working on GCC because that is the only compiler they need to work on;
LLVM is not even in most of their minds when they bring up an

An good example is asm goto, it is brought up by the Linux kernel
folks to the GCC folks.  Us as a project should not say please also
bring it up to the clang folks for discussion  GCC should implement a
good extension which is useful for the kernel folks.  The same is true
of the ifunc extension, it was brought up by the glibc folks to GCC.

> It would be beneficial to both toolchains to have a shared forum where
> we could not only discuss how to solve problems better, but also keep
> track of the results, so we can use it as guidelines when implementing
> those features.

Again it depends on the issue.  I don't some issues don't need an
extra discussion list and in fact get in the way of implementing

> Further still, other compilers would certainly benefit from such
> guidelines, if they want to interact with our toolchains. So, this
> wouldn't be just for our sake, but also for future technologies. We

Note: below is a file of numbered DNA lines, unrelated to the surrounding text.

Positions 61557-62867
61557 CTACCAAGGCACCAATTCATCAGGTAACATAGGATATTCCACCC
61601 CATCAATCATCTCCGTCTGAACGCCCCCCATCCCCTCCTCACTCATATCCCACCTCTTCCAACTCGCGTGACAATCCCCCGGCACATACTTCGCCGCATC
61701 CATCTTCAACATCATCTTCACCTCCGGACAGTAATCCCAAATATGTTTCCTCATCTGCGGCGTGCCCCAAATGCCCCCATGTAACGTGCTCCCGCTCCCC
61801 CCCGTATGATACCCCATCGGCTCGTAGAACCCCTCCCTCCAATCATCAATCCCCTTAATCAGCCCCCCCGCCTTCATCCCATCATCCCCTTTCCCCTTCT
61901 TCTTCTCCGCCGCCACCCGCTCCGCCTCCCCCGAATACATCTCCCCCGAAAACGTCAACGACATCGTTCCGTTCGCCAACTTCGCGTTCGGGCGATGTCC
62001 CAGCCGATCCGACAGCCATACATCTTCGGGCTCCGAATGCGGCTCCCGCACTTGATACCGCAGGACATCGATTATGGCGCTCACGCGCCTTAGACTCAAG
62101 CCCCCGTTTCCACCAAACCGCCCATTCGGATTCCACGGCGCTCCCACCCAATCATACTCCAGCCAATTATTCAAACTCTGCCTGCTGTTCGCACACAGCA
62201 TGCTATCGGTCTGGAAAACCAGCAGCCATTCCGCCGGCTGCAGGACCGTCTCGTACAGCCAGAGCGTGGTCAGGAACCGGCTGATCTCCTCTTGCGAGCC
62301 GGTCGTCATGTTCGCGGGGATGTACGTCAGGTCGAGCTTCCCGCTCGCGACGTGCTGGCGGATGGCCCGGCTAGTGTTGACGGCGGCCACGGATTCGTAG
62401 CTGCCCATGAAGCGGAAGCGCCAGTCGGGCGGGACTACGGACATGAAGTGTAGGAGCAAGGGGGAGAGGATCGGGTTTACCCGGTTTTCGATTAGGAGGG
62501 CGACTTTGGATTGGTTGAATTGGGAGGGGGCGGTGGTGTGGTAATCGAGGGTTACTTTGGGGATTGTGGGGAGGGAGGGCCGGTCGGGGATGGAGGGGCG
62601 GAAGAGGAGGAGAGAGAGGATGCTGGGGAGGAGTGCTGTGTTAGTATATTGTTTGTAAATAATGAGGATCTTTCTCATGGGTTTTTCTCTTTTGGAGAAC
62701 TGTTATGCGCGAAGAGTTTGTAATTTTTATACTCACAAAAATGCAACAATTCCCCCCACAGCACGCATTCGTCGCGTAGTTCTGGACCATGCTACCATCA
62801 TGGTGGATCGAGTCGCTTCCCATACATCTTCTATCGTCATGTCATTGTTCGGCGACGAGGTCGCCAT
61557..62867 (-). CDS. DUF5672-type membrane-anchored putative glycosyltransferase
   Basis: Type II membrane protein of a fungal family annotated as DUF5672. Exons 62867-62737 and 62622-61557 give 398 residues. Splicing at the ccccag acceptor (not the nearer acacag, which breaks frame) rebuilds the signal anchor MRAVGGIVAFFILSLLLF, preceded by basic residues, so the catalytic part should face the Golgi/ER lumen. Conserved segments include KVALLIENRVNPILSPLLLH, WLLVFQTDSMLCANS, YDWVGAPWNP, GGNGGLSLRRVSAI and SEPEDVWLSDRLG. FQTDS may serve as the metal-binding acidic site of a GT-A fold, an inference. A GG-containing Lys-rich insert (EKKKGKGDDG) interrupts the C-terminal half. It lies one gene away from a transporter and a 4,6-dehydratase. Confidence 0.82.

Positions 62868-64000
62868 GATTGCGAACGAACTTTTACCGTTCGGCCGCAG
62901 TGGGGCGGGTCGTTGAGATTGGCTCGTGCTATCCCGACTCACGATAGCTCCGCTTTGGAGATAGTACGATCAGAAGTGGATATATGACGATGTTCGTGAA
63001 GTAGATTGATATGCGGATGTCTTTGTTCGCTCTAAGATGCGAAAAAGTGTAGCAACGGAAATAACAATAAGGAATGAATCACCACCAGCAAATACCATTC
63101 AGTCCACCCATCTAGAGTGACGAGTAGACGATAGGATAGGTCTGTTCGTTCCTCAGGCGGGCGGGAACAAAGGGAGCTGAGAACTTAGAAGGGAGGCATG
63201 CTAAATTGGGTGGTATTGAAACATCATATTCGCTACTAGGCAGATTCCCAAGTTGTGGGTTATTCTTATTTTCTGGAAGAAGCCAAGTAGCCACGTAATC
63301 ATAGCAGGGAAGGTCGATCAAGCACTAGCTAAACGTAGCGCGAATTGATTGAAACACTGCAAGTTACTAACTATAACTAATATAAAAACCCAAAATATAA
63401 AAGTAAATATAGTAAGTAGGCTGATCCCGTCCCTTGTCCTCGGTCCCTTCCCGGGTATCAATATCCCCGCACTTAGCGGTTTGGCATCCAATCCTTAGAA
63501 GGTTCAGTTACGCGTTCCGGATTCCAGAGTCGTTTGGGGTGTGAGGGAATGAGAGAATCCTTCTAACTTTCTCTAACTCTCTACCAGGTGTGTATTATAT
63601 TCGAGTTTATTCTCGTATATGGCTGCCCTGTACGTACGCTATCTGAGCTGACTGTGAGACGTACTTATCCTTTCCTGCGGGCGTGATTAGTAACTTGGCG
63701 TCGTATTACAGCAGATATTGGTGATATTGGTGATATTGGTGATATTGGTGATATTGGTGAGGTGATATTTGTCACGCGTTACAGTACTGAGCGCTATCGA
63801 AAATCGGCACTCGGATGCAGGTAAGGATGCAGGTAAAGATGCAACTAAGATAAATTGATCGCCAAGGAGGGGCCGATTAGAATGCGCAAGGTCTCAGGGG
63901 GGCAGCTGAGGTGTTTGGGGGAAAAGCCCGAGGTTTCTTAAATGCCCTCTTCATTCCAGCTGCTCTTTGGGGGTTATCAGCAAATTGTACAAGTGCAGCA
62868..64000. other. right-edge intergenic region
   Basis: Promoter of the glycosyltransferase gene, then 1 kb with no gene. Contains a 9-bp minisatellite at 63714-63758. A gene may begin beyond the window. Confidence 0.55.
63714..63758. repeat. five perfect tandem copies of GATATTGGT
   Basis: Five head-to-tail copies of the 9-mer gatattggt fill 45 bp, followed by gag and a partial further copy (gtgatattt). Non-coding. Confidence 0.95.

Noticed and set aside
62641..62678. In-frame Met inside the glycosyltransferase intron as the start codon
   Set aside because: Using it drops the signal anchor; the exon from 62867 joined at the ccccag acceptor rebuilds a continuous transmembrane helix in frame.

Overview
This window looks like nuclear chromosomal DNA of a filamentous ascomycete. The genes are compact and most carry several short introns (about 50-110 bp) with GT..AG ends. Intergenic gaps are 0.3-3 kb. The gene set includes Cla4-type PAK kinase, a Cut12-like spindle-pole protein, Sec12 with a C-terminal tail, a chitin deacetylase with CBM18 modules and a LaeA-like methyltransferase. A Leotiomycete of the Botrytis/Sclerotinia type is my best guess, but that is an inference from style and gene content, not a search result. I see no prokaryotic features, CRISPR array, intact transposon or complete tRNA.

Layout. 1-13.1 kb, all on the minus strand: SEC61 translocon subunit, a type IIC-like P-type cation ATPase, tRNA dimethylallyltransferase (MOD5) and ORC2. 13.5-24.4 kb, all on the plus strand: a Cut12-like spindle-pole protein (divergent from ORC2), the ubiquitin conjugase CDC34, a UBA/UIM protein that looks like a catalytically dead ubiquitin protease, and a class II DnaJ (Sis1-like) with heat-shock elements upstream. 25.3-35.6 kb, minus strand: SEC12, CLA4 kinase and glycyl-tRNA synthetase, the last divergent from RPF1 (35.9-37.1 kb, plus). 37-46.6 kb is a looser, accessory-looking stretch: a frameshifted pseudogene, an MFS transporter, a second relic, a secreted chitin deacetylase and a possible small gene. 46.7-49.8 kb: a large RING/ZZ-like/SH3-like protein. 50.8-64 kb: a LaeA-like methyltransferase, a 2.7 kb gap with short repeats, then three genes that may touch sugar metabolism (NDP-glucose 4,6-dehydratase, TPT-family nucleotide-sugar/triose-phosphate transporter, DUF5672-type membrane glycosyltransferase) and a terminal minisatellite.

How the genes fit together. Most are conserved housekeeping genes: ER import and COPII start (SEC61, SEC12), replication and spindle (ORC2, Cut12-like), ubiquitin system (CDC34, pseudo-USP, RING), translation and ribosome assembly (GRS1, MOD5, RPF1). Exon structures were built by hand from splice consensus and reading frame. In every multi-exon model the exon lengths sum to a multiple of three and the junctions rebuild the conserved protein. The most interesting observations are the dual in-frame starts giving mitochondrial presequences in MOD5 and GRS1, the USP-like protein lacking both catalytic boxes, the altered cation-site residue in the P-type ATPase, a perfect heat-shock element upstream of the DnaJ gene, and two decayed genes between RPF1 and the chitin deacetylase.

> had a hard time figuring out why GCC would do this or that, and in the
> end, there was always a reason (mostly good, sometimes, not so much),
> but we wasted a lot of time following problems lost in translation.
> The Open Source Compiler Initiative
> My view is that we're unnecessarily duplicating a lot of the work to
> create a powerful toolchain. The license problems won't go away, so I
> don't think LLVM will ever disappear. But we're engineers, not
> lawyers, so we should solve the bigger technical problem in a way that
> we know how: by making things work.
> For the last year or two, Clang and GCC are approaching an asymptote
> as to what people believe a toolchain should be, but we won't converge